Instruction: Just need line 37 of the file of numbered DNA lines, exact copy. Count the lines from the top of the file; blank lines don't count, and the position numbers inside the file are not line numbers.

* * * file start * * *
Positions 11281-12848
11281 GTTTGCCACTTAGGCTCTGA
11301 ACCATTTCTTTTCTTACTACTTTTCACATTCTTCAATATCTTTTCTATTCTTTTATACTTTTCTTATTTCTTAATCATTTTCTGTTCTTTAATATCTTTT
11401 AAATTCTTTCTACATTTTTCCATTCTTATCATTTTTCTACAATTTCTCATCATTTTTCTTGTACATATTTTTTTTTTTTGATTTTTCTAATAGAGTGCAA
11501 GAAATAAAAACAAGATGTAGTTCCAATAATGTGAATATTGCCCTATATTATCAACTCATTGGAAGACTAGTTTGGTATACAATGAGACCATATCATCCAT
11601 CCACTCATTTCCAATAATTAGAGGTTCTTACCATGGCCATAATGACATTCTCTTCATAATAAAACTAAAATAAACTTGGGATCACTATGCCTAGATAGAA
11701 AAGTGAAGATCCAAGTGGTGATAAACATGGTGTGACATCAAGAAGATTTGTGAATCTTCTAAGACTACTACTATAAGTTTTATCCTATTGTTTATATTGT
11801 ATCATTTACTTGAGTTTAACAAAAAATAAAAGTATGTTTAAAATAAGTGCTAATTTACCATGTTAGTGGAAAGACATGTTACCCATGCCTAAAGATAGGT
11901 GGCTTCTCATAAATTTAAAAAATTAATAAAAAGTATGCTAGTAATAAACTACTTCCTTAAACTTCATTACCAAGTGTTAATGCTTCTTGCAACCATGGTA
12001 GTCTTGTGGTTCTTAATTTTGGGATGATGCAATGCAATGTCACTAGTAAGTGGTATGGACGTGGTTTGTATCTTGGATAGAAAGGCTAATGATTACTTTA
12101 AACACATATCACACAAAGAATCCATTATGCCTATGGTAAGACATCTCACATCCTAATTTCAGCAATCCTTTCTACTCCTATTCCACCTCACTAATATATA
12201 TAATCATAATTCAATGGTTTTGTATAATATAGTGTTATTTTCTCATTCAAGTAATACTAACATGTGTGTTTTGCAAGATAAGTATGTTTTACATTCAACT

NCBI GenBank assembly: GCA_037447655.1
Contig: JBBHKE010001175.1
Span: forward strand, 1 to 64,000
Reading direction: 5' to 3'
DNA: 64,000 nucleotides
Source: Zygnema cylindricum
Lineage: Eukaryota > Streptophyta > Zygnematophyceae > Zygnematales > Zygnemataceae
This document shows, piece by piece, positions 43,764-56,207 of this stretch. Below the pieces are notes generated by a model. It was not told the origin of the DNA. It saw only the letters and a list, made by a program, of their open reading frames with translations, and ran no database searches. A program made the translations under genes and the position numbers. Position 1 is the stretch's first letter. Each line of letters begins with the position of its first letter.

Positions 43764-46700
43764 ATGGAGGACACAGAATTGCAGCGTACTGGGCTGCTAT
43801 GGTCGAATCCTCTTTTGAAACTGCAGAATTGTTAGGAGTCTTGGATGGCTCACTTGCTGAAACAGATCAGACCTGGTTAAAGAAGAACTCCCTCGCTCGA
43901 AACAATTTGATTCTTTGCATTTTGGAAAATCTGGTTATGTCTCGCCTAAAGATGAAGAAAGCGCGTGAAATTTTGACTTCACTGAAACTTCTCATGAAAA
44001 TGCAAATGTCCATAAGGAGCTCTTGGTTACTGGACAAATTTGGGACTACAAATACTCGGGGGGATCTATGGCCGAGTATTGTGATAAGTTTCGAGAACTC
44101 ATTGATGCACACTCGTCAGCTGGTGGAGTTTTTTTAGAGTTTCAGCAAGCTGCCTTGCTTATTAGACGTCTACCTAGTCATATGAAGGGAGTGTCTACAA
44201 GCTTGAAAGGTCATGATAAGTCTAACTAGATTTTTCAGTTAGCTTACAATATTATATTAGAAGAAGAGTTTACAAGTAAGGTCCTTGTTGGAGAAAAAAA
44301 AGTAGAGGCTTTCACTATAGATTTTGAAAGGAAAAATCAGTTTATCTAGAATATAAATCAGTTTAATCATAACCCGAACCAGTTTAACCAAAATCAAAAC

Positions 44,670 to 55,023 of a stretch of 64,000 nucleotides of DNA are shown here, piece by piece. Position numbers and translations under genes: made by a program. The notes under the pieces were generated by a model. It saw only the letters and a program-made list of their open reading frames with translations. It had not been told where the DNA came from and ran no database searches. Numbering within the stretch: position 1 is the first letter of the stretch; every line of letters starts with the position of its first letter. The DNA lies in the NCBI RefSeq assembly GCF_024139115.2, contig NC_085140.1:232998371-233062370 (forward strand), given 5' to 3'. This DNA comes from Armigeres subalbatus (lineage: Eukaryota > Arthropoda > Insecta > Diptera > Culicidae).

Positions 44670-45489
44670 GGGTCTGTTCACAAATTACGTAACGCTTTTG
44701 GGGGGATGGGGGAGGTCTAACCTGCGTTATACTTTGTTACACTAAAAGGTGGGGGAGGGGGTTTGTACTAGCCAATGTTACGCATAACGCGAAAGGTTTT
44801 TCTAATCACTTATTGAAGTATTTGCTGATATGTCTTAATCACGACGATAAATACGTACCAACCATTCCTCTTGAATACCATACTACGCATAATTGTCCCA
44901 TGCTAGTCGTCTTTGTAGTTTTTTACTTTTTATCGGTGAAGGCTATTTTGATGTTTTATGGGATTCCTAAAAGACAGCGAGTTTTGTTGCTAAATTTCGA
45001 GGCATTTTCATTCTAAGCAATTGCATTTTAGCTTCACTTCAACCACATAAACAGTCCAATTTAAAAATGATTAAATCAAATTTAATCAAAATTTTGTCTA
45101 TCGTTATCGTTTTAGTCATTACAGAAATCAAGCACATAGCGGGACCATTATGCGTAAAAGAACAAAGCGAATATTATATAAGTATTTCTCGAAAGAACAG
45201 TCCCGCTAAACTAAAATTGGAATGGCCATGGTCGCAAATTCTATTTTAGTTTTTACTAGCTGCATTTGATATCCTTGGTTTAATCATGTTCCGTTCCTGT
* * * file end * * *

45201 TCCCGCTAAACTAAAATTGGAATGGCCATGGTCGCAAATTCTATTTTAGTTTTTACTAGCTGCATTTGATATCCTTGGTTTAATCATGTTCCGTTCCTGT